Marin’s economy needs housing, not excuses
POSTED: 09/09/17, 1:56 PM PDT
Author: Joanne Webster
Publication: Marin Independent Journal: Marin Voice
Thank you Marin IJ editorial board for expressing your opposition to Assemblyman Marc Levine’s bill to exclude Marin from doing the right thing. You took the words right out of my mouth.
California’s housing crisis is real. According to Department of Housing and Community Development estimates, California must build at least 180,000 units a year to keep pace with demand.
Marin should not be excluded from doing its part.
Levine’s legislation is a pass from building our equitable share and that concerns the San Rafael Chamber. We have a long-standing policy of supporting legislation and reforms that are needed to increase the housing supply, especially in areas where jobs are located. This bill will not help increase housing production.
Affordable housing developers did not support this bill and asked Levine to wait to extend the designation until the report on a previous bill (AB 1537) could be assessed.
Access to housing is one of the greatest issues facing employers and employees in Marin and we need more — not less — housing stock. The No. 1 challenge businesses report is the hiring of new employees to fill vacant positions.
Banks tell us they cannot find tellers, car dealers cannot find mechanics, hotels cannot find sales staff, grocers cannot find clerks, restaurants cannot find chefs and offices cannot find managers.
Even if they are lucky enough to do so, these employees do not stay long; finding and accepting another position closer to home — sometimes even at less pay — to avoid an atrocious commute.
The county government is experiencing this trend as well.
It was recently reported to the chamber that 75 percent of the county’s new hires cannot afford to live in Marin. The county is investing in these new employees; training them, and then they leave the area for another job.
So, the county responded by developing a subsidy program for rental assistance for new hires and help with down payments for new home purchases as well.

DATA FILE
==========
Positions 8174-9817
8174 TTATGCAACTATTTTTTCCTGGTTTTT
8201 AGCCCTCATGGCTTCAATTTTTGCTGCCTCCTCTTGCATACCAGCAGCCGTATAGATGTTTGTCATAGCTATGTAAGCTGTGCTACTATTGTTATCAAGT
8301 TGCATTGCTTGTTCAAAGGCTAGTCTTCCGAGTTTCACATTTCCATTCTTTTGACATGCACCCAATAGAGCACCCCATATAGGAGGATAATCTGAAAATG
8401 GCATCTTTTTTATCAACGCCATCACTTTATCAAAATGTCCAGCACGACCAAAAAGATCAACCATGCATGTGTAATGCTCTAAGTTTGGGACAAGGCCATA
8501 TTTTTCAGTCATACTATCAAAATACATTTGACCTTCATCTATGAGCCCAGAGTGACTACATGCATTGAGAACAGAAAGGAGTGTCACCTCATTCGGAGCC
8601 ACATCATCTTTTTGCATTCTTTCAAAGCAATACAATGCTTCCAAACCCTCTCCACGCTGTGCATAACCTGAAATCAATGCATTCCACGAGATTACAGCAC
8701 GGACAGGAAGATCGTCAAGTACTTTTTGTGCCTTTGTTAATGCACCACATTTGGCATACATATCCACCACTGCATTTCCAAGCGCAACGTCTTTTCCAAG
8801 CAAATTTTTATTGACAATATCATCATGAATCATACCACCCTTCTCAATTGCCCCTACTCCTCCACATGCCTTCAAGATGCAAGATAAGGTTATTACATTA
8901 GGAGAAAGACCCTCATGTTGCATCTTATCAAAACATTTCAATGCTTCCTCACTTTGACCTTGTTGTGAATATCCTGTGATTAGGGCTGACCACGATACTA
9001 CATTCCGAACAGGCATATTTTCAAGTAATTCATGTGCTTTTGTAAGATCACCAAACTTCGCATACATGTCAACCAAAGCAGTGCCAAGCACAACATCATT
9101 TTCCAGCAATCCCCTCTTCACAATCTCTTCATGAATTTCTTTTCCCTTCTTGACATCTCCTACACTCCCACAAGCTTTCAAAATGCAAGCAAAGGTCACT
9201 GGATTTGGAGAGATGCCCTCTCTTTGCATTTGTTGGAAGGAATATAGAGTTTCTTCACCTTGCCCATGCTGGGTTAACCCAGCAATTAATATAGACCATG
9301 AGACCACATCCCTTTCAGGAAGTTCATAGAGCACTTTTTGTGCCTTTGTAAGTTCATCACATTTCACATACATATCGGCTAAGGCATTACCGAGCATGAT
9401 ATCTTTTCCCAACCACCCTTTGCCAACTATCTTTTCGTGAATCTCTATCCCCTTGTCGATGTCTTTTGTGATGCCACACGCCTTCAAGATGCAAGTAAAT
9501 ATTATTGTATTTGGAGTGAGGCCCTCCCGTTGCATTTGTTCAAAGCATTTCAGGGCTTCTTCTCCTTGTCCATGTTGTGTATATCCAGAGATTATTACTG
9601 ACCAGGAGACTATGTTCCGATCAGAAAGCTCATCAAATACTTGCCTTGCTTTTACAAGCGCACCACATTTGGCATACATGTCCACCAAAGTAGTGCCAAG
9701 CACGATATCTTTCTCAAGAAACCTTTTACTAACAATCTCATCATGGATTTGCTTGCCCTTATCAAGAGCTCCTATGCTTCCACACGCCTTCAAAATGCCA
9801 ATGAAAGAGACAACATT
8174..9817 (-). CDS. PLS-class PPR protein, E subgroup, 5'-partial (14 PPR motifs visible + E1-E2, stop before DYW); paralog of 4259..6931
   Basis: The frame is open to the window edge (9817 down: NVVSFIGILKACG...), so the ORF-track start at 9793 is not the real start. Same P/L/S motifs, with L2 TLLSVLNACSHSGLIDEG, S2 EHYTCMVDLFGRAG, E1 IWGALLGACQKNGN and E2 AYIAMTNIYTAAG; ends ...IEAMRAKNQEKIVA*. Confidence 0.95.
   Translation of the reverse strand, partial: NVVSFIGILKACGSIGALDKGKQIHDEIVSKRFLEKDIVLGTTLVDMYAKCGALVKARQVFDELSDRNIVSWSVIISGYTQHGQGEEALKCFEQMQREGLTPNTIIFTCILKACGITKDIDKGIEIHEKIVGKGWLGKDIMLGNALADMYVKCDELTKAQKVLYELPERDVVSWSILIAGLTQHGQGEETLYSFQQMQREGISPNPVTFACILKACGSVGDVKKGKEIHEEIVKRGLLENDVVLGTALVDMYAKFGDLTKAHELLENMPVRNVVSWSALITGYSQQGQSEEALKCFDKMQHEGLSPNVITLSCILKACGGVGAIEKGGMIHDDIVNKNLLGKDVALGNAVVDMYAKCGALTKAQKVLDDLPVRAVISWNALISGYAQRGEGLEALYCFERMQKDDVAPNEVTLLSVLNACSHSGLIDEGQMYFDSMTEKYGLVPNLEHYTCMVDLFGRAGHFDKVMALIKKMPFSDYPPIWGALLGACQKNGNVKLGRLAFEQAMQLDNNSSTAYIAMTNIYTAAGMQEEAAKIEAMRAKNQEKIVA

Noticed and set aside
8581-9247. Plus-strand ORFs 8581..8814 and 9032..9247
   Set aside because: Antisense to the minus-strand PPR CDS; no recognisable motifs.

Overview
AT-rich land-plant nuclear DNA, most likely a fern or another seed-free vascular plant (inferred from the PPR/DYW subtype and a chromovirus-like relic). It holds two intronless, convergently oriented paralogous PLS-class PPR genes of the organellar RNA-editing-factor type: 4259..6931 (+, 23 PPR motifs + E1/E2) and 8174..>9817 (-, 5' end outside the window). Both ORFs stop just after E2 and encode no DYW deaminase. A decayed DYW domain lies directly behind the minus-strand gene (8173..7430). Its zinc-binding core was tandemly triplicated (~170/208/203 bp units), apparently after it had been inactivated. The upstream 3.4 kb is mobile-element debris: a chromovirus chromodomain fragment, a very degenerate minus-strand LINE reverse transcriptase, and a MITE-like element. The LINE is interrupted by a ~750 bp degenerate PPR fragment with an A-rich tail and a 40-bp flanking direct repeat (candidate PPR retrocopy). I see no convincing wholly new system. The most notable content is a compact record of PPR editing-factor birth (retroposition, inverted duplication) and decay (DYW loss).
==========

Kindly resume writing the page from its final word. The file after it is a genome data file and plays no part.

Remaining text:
We applaud our local elected officials for understanding that if our workforce lived where they work, we would begin to create a greater sense of community.
Even in the “non-urban cluster” of West Marin, communities are feeling the impact. The lack of a local workforce out there is forcing businesses to curb their hours of operation.
The chamber just learned that an iconic restaurant out in Marshall is involuntarily restricting its business; only open Thursday-Sunday, even though there is demand for more. The business basically cannot fill the shifts.
We can point our finger at San Francisco as the solution all we want, and I think we should, but Marin still needs to build more housing.
Unless we do, we’re not growing a sustainable economy, but instead putting our economic future at risk. We’re not filling positions currently available, never mind when our population ages and retires.
Companies will not be able to recruit our younger workforce because they simply cannot afford to live here. The Chamber is concerned that companies in the county will be forced to shut down or relocate where the workers live.
Access to workforce housing is now a necessity for the economic future of Marin. The San Rafael Chamber will continue to fight the fight. We will pressure our elected officials to put “teeth” into housing bills requiring our communities to actually build affordable housing units and not just zone for them.
In Marin, we are proud that our food is locally sourced; we should be proud that our workforce is locally sourced too.
*Joanne Webster is president and CEO of the San Rafael Chamber of Commerce. The San Rafael Chamber is a member-based business advocacy organization.
To read original article posting, click here: http://www.marinij.com/opinion/20170909/marin-voice-marins-economy-needs-housing-not-excuses